Gregor Schneider is a German artist who, aside from forging a reputation for constructing horrific rooms, stirred controversy in 2008 when he was quoted as saying that he wanted to install a dying person in an art gallery, because “I want to show the beauty of death.” His quotes were blown-up by German newspapers, whose headlines read “Artist Wants To Let People Die.” Schneider subsequently received death threats and told The Guardian that “there is nothing perverse about a dying person in an art gallery.”
German Gregor Schneider is an award-winning artist who deals largely with chillingly constructed rooms. He had a rather fractured art education, studying at various German Art Academies, among them the Art Academy of Dusseldorf and the University of Fine Arts Hamburg. Despite his short-lived stays at these Academies, Schneider was something of a teenage prodigy with a precocious talent, and he held his first solo exhibition at the age of 16, in the same year his father died. His rooms have often been described as “nightmarish” with commentators suggesting the death of his father just before his career took off, transformed his artistic oeuvre completely.
Schneider is a rare type of contemporary artist in that he doesn’t really stray from his chosen medium – constructed rooms. He works predominantly with rooms in various museums and galleries, affirming that a room is a three-dimensional sculpture, a piece of art that spectators and observers can pass through. Rather than building a room from scratch, Schneider tends to take over existing rooms before dismantling and reconstructing them. The scenarios he sets up are often disturbing and reflect on our worst fears, nightmares, as well as mankind’s most cruelest moments. 2007’s White Torture was intended to be an artistic reconstruction of the hellish Guantanamo.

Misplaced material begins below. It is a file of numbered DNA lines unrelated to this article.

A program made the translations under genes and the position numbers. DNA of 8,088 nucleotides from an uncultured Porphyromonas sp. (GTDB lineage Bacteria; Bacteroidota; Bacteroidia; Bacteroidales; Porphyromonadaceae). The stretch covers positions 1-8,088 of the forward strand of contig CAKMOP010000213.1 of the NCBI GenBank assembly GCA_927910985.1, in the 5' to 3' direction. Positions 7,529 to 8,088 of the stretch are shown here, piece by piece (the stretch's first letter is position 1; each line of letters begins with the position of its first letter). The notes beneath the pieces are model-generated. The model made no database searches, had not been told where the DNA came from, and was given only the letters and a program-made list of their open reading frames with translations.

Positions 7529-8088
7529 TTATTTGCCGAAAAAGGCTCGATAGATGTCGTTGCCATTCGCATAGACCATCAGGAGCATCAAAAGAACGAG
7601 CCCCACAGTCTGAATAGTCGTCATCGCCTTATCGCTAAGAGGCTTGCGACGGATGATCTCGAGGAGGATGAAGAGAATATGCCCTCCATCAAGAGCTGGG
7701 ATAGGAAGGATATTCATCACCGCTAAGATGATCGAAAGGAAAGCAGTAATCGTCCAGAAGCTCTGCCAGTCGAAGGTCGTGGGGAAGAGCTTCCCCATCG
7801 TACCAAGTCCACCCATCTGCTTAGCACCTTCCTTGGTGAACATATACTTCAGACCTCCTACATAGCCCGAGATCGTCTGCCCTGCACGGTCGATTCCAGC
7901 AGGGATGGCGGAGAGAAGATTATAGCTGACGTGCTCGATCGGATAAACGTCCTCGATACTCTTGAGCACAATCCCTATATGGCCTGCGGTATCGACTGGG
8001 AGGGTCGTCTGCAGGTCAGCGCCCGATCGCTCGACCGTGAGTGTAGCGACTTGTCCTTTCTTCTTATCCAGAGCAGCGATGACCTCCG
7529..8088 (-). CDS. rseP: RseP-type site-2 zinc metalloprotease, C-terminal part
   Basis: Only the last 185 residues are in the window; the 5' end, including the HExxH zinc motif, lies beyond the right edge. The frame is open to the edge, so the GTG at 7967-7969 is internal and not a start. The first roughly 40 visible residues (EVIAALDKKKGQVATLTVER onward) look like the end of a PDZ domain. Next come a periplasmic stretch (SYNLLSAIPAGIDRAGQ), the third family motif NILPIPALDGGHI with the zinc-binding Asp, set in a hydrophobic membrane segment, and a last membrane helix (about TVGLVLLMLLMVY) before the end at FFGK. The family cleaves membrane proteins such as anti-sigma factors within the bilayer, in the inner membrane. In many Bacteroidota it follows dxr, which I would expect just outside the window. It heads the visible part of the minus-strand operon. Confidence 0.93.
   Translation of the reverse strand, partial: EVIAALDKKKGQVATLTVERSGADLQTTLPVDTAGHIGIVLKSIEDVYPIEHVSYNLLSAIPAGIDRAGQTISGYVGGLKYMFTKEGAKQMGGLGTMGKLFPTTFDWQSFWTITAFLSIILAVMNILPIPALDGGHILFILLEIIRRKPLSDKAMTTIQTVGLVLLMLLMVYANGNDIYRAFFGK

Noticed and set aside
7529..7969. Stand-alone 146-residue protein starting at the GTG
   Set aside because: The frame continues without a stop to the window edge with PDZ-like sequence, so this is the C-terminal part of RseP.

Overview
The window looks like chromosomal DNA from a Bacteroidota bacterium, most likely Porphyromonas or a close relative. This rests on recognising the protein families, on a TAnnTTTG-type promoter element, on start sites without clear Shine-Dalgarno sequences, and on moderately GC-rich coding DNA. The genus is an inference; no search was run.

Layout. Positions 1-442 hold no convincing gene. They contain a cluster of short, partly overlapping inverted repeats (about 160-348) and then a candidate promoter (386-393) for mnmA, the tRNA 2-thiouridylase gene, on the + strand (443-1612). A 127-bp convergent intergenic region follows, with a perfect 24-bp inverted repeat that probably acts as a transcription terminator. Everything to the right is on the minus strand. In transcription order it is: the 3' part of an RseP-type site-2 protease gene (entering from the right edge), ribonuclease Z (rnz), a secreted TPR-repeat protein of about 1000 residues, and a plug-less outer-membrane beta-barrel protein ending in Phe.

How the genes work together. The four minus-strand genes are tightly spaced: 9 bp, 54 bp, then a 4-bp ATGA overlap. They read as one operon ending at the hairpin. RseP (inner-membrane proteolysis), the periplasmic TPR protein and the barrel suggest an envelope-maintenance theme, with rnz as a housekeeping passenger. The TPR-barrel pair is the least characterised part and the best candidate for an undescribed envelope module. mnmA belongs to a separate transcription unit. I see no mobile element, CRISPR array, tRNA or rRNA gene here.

In 2001, Gregor Schneider scooped the Golden Lion award at the Venice Biennale for a solo exhibition, Totes Haus u r Venedig 2001. This exhibition contained 24 separate rooms which had to be transported to their destination via ship, and which altogether weighed 150 tons. In 2005, Schneider was commissioned to create a CUBE VENICE 2005 sculpture, but his submission was rejected because it was overtly political. It consequently attracted widespread media attention.
One of his most recent room constructions was a 14 metre-high sculpted called ‘END.’ This sculpture is planted at the front of the Abteiberg museum in Monchengladbach, and is viewable by the general public. Eerily, there is a release form at the entrance that visitors have to sign to show that they understand they are entering of their own accord. The interior has been described as containing “totally dark rooms which may caused physical and/or mental impairment.” There are sections in END which swamp the visitor in total darkness, thus causing them to lose all sense of time and space.
Gregor Schneider’s rooms are at once chilling and curious. They are portholes into not just other worlds, but into pure, tortured existentialism. Visitors are taken on a tour of damp cellars, creaking doors, disco balls and squalid sleeping quarters. The strong smell of rust permeates the air, whilst mould lies encrusted on the walls. Schneider’s dwellings are often gruesome, and they often hint at death. Almost as horrific as a cannibal’s lair or a serial killer’s basement, his rooms are not for the faint-hearted. After all, it is his mission to “destroy a person’s psyche without leaving any demonstrable traces.”